According to Adams book on the Liturgical Year, the original Christmas Mass at Rome was in St Peters on Christmas morning. When Saint Mary’s was built in Rome with the crib; they brought over the Jerusalem custom of celebrating Epiphany with a Mass in Bethlehem the night before, and then Mass the next day in Jerusalem. (Remember Christmas originated in Rome; Epiphany in the East). The Dawn Mass originated in the Sixth century in the imperial church of Saint Anastasia, an Eastern martyr (the Greeks ruled Rome at that time).

    Seems the readings service at Saint Mary Major began at dusk like our Easter Vigil and Mass followed immediately. Remember there were no modern clocks for people to wonder about when Midnight Mass would be!

    So you might claim to be traditional by using the Mass of the Vigil for masses celebrated between 3pm and twilight; and using the Midnight Mass for between twilight and first light, then the Mass of dawn for early morning and the Mass during the day for late morning.

  18. Sorry fellows, but clearly you haven’t dealt with children on Christmas Day. They’re up at dawn, excited and full of sugar. Trust me, it’s far better to begin the celebration with Mass on Christmas Eve.

    Do you really think the Man who partied with tax collectors and prostitutes would object to families assembling to celebrate His Birth? Not everything holy and sacred is to be found within the confines of a church.

    1. Um, people dealt with children on Christmas morn for myriad generations. Somehow, my parents with 6 children (including a special needs child) managed to get all of us to Mass on Christmas morning. It was quite sane. It’s a matter of expectations and training.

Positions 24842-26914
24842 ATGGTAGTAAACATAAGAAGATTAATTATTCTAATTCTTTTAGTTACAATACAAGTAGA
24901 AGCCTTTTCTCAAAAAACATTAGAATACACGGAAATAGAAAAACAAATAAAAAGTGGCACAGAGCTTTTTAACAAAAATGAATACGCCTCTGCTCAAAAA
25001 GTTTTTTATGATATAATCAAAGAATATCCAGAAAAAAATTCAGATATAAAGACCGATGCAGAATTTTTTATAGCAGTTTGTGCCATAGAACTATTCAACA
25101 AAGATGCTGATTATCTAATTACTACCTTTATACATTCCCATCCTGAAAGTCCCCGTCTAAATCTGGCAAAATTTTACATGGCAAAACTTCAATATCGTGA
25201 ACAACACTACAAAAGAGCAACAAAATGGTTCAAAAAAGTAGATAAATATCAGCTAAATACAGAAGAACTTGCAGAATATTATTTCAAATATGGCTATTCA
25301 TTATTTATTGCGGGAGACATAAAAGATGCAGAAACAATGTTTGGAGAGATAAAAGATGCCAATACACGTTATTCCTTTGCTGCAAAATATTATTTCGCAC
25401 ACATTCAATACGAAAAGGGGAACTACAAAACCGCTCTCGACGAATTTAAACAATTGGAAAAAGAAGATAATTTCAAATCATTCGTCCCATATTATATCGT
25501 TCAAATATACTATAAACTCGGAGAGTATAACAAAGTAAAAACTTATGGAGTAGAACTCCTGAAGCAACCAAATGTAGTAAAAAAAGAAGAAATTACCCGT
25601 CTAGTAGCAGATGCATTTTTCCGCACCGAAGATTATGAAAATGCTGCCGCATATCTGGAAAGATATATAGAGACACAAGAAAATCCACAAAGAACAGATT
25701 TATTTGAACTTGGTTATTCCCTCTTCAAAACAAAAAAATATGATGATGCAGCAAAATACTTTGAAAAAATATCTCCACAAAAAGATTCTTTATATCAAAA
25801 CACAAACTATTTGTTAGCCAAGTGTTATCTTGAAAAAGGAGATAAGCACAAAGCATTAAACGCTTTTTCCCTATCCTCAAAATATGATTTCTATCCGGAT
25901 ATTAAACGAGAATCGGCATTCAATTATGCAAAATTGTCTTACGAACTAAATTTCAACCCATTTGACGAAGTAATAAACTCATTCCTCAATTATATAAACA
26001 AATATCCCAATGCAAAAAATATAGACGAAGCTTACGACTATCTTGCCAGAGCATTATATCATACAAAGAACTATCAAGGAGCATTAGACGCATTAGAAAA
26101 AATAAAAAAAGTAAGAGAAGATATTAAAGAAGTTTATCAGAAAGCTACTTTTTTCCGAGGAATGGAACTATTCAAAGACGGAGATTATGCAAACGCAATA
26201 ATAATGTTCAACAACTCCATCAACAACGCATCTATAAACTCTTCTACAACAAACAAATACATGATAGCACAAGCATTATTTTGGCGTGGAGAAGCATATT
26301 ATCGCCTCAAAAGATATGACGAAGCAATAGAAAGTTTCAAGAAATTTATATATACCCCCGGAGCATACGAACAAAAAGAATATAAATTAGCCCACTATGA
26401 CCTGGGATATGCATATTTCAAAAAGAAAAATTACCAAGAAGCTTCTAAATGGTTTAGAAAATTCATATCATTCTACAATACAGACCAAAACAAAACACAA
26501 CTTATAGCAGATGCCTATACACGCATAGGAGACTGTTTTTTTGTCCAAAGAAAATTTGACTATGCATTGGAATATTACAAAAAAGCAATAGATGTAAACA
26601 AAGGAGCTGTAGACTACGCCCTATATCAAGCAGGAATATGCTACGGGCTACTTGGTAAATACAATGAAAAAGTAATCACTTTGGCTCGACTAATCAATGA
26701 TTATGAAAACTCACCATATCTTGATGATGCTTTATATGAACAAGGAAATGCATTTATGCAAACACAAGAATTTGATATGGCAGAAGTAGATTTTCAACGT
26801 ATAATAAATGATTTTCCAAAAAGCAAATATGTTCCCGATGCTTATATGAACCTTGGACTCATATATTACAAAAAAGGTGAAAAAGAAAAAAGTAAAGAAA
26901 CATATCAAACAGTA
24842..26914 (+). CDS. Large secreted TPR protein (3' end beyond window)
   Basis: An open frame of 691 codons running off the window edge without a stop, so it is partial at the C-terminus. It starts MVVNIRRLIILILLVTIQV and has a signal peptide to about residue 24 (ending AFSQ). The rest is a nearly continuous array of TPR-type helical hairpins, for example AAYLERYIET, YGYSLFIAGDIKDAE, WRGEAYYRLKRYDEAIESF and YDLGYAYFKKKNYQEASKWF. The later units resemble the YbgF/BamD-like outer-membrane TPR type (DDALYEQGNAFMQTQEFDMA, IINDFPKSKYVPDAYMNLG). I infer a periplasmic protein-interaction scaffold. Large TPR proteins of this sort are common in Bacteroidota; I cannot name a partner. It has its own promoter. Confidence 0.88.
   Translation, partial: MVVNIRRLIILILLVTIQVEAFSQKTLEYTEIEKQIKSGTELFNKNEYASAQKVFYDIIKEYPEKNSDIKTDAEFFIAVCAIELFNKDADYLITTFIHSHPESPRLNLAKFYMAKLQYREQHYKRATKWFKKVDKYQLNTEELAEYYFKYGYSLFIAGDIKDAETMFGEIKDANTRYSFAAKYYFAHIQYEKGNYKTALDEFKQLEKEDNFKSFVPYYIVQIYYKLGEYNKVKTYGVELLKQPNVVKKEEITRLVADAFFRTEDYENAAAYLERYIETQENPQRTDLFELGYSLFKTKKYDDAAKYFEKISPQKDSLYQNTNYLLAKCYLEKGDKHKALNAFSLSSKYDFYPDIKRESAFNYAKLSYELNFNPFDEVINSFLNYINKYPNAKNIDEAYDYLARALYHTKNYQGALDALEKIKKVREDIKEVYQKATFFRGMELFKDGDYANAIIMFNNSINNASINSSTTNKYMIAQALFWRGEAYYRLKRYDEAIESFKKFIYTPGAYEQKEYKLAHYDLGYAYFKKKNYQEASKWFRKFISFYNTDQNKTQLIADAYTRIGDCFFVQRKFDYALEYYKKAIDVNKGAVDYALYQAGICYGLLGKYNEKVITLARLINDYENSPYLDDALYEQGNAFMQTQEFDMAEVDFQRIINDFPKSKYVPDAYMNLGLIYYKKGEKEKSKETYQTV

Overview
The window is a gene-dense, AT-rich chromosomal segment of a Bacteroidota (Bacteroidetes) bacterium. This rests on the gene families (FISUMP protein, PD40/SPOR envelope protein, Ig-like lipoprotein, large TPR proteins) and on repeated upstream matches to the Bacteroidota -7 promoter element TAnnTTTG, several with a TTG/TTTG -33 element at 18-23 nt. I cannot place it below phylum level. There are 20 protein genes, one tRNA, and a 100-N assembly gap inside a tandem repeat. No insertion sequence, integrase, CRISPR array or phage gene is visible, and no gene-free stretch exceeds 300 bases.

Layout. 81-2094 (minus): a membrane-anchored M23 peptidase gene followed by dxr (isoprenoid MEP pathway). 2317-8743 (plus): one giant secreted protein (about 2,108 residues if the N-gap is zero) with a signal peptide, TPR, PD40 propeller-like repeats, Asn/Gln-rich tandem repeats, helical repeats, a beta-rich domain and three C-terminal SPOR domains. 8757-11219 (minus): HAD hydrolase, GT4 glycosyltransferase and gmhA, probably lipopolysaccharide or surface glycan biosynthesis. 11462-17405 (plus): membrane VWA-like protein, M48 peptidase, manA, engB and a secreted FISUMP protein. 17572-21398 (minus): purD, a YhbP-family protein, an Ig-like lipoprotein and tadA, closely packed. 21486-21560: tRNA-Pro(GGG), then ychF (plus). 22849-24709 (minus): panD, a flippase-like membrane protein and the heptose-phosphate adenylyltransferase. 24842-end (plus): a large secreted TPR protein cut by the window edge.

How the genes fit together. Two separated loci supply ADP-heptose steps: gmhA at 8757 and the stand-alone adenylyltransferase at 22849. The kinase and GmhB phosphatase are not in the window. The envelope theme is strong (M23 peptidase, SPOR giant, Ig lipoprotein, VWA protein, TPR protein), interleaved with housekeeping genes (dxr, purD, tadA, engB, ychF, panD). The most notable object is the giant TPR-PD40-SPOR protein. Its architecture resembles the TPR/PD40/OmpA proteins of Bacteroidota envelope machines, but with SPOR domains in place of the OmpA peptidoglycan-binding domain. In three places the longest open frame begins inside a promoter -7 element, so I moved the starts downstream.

1. Every family has its own dynamics. Still, for many
        (most?) families with young children, trying to cram all the events including Mass into Christmas Day results in a mother who is frazzled, exhausted and cranky. Far better to stretch out the celebration over two or more days.

        On edit: looking over the comments again, I think we are all approaching this from our own backgrounds. Growing up in a family of nurses and steel workers, someone was always working Christmas Day. As a result, we didn’t celebrate Christmas Day so much as we celebrated the entire Christmas Season.

      2. Or, expect less of mom and oneself. This can be an opportunity o use the cramming to pare away at unrealistic and unsuitable expectations. FOr example, pulling the kids away from their loot because they have to go to Mass is a powerful educator about priorities. (It was also the time when Dad took (most of) the kids, leaving Mom an hour of rest and quiet. perfect solution. Mom then went to Mass when the kids got home; often with the eldest daughter.)

  19. Is what happened to the Easter Vigil being celebrated in the early morning hours of Holy Saturday, not to mention what happened to Holy Thursday’s Mass and the Good Friday service, now happening to Christmas? Will we have to wait 500 years before a reform that celebrates Christmas on Christmas be our lot in the same way that so many waited for a reform of the times of the Triduum in the 1950’s?

    1. The saddest Easter I ever had came the year that the new pastor began the Holy Thursday Mass with an off-stage